Lastly, it is consistent with the analogy that the embryo should sometimes outstrip its parent species. Each generation being an advance upon its predecessors, each new embryo must possess new potentialities of development. Even in apparently stationary species there will usually be a capacity of adjustment to changed circumstances.

In the parallelism between the embryo and the species lies the key to colonial evolution. The genesis and growth of each colony repeat the origin and development of its parent state. There is again, no exact reproduction. Much in the history of every country belongs to what we call the chapter of accidents because we have not yet found its law. This may or may not be reproduced in a colony. There is also a good deal in the history of every colony determined by local circumstances. For all such it would be in vain to look for an analogue in the mother country's development. On certain lines the analogy conspicuously fails in appearance, but even on these there will always be discoverable traces in the new of the corresponding stages in the old country. In others it would be a mere academic exercise to trace fantastic resemblances. None the less is it true that up to the point in the growth of a colony when it ceases to be dependent on its metropolis the political and social evolution recapitulates in a few years the entire evolution which the mother country may have taken centuries to accomplish.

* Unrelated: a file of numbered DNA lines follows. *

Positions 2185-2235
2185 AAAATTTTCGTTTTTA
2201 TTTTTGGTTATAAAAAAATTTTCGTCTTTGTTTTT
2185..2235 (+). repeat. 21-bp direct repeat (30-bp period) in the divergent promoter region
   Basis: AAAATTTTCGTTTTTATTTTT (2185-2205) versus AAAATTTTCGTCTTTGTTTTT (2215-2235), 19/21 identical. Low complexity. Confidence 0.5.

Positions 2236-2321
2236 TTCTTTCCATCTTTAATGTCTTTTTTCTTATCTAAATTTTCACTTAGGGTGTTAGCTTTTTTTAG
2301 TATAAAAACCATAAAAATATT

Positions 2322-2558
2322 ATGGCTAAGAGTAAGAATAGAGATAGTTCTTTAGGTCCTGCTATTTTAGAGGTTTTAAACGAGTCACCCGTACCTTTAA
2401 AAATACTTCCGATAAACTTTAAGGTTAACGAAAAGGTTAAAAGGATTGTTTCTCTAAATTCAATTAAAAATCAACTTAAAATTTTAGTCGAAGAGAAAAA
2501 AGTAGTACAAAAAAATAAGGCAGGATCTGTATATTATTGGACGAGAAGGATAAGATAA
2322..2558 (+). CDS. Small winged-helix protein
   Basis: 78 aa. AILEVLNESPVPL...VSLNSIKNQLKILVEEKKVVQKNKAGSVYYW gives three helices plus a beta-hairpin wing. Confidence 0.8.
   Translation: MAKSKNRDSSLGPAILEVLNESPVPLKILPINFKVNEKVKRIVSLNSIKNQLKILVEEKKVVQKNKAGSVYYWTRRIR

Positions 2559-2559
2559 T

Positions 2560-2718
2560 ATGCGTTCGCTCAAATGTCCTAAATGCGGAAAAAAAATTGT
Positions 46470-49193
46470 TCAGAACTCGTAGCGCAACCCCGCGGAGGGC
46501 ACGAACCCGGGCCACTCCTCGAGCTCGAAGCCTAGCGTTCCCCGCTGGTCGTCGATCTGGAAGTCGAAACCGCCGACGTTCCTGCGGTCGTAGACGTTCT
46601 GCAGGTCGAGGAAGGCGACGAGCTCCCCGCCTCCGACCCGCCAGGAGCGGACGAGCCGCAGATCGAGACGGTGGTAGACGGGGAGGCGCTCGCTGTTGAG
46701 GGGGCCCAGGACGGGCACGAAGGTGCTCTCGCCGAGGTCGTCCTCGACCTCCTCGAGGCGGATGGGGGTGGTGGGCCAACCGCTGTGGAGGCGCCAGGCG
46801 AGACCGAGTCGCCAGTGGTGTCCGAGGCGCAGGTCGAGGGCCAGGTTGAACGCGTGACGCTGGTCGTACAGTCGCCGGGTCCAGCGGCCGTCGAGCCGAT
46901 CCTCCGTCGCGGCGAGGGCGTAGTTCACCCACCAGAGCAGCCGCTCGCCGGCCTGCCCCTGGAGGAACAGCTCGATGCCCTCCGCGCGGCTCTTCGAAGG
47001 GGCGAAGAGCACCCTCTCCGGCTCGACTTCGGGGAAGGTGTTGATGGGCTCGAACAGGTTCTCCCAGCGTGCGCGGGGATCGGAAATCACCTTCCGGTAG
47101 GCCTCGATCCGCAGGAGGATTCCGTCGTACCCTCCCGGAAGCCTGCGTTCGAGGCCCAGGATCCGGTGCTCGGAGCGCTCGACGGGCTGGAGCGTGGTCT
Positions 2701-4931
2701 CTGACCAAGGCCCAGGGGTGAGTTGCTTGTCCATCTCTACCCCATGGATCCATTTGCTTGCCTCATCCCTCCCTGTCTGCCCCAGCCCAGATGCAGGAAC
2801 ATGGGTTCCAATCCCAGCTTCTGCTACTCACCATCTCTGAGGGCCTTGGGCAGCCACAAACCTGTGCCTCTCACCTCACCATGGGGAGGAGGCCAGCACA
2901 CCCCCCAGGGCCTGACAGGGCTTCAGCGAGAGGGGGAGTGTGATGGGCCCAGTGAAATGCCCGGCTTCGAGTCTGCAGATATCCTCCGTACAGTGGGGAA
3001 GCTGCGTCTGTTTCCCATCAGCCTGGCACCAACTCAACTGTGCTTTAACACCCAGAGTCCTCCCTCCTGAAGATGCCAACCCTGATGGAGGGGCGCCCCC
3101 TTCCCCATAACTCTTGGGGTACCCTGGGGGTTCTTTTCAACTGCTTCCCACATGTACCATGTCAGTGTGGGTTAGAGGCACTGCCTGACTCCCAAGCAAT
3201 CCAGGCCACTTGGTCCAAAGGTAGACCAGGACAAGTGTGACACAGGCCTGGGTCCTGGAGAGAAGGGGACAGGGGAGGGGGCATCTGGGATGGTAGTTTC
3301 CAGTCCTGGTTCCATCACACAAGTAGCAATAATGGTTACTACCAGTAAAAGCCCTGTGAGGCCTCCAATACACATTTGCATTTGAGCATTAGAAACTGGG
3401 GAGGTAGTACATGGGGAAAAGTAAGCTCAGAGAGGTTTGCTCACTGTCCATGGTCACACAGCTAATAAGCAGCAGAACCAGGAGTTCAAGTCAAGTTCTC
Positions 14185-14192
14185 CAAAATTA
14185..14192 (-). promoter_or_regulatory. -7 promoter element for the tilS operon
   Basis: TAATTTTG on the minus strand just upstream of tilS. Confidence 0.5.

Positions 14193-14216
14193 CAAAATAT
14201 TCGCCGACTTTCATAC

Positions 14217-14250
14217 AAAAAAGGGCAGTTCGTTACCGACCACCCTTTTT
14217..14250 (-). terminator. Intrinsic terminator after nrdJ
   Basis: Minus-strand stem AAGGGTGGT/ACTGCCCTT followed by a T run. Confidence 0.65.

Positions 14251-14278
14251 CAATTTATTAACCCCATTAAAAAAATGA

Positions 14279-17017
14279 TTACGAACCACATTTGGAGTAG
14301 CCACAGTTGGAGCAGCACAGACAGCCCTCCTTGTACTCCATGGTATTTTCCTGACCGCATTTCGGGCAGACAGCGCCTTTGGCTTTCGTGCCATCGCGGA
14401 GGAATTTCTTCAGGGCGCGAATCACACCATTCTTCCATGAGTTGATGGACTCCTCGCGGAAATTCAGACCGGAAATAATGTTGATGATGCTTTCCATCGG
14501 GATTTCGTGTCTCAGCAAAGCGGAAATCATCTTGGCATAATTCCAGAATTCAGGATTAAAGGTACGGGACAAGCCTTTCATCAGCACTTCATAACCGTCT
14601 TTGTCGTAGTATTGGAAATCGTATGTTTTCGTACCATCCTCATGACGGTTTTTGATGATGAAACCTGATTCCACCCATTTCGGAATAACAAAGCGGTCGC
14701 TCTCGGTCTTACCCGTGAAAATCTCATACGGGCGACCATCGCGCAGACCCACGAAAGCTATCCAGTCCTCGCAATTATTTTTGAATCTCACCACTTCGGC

Colonial history will thus reflect light on national history, and national history profoundly studied will make colonial history luminous. What would not a Mommsen or other reconstructor of ancient civilizations from often enigmatical inscriptions on chancefound stones have given to discover such a wealth of material in the correspondence of Romans and provincials, in dispatches, books, pamphlets, and newspapers, as we possess in relation to the early foundation of colonies? In a sense he already possesses it. It is ancient history that we are studying when we peruse these modern records. The beginnings of extinct states rise again before our eyes. Obscure struggles, "battles of kites and crows," the long travail of national growth, will emerge from the dark. More than this: as the biologist assumes the existence of undiscovered species, the historian of colonies, finding in colonial history facts which have no answering stages in the history of the parent state, will point out the lacunae and predict that, when that history has been more closely studied, corresponding facts will be found. Only the surface of history has been scratched. Within the last thirty years the early constitutional history of France and Germany has been rewritten by Waitz, Roth, and Sohm. Yet the documents possessed by these scholars were, most of them, at the command of earlier scholars. It was the key that was wanting, the point of view that was false. So may colonial history (or may we call it coloniology?) furnish new means of reading the past.